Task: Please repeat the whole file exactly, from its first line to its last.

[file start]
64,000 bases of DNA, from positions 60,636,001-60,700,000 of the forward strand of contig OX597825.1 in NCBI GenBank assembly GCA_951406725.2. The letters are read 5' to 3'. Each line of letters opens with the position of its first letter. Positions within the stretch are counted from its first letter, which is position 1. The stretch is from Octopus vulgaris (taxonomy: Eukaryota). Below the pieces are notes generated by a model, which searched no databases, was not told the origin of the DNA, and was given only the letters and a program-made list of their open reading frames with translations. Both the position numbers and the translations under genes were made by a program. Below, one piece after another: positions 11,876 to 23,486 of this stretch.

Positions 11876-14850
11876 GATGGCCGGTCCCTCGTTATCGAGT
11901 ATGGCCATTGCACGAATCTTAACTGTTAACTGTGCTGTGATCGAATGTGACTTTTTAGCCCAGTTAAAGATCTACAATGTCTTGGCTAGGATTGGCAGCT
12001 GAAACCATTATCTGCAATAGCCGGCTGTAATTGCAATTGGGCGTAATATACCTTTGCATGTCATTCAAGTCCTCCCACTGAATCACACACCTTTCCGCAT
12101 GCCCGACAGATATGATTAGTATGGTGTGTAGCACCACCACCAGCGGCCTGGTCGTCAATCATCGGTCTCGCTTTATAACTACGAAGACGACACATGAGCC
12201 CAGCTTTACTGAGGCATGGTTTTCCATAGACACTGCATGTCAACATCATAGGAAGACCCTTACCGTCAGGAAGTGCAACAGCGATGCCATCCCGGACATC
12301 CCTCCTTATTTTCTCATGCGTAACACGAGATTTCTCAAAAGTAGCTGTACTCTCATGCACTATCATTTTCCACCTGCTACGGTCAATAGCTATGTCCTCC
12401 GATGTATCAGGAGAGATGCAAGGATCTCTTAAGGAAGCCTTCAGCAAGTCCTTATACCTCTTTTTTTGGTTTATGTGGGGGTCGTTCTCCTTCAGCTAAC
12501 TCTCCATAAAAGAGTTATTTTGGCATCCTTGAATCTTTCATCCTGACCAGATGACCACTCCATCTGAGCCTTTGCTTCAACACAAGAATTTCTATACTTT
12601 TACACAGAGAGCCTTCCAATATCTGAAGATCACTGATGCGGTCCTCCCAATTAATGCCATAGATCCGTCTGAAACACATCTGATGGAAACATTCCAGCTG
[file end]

64,000 bases of DNA, from positions 60,636,001-60,700,000 of the forward strand of contig OX597825.1 in NCBI GenBank assembly GCA_951406725.2. The letters are read 5' to 3'. Each line of letters opens with the position of its first letter. Positions within the stretch are counted from its first letter, which is position 1. The stretch is from Octopus vulgaris (taxonomy: Eukaryota). Below the pieces are notes generated by a model, which searched no databases, was not told the origin of the DNA, and was given only the letters and a program-made list of their open reading frames with translations. Both the position numbers and the translations under genes were made by a program. Below, one piece after another: positions 11,876 to 23,486 of this stretch.

Positions 11876-14850
11876 GATGGCCGGTCCCTCGTTATCGAGT
11901 ATGGCCATTGCACGAATCTTAACTGTTAACTGTGCTGTGATCGAATGTGACTTTTTAGCCCAGTTAAAGATCTACAATGTCTTGGCTAGGATTGGCAGCT
12001 GAAACCATTATCTGCAATAGCCGGCTGTAATTGCAATTGGGCGTAATATACCTTTGCATGTCATTCAAGTCCTCCCACTGAATCACACACCTTTCCGCAT
12101 GCCCGACAGATATGATTAGTATGGTGTGTAGCACCACCACCAGCGGCCTGGTCGTCAATCATCGGTCTCGCTTTATAACTACGAAGACGACACATGAGCC
12201 CAGCTTTACTGAGGCATGGTTTTCCATAGACACTGCATGTCAACATCATAGGAAGACCCTTACCGTCAGGAAGTGCAACAGCGATGCCATCCCGGACATC
12301 CCTCCTTATTTTCTCATGCGTAACACGAGATTTCTCAAAAGTAGCTGTACTCTCATGCACTATCATTTTCCACCTGCTACGGTCAATAGCTATGTCCTCC
12401 GATGTATCAGGAGAGATGCAAGGATCTCTTAAGGAAGCCTTCAGCAAGTCCTTATACCTCTTTTTTTGGTTTATGTGGGGGTCGTTCTCCTTCAGCTAAC
12501 TCTCCATAAAAGAGTTATTTTGGCATCCTTGAATCTTTCATCCTGACCAGATGACCACTCCATCTGAGCCTTTGCTTCAACACAAGAATTTCTATACTTT
12601 TACACAGAGAGCCTTCCAATATCTGAAGATCACTGATGCGGTCCTCCCAATTAATGCCATAGATCCGTCTGAAACACATCTGATGGAAACATTCCAGCTG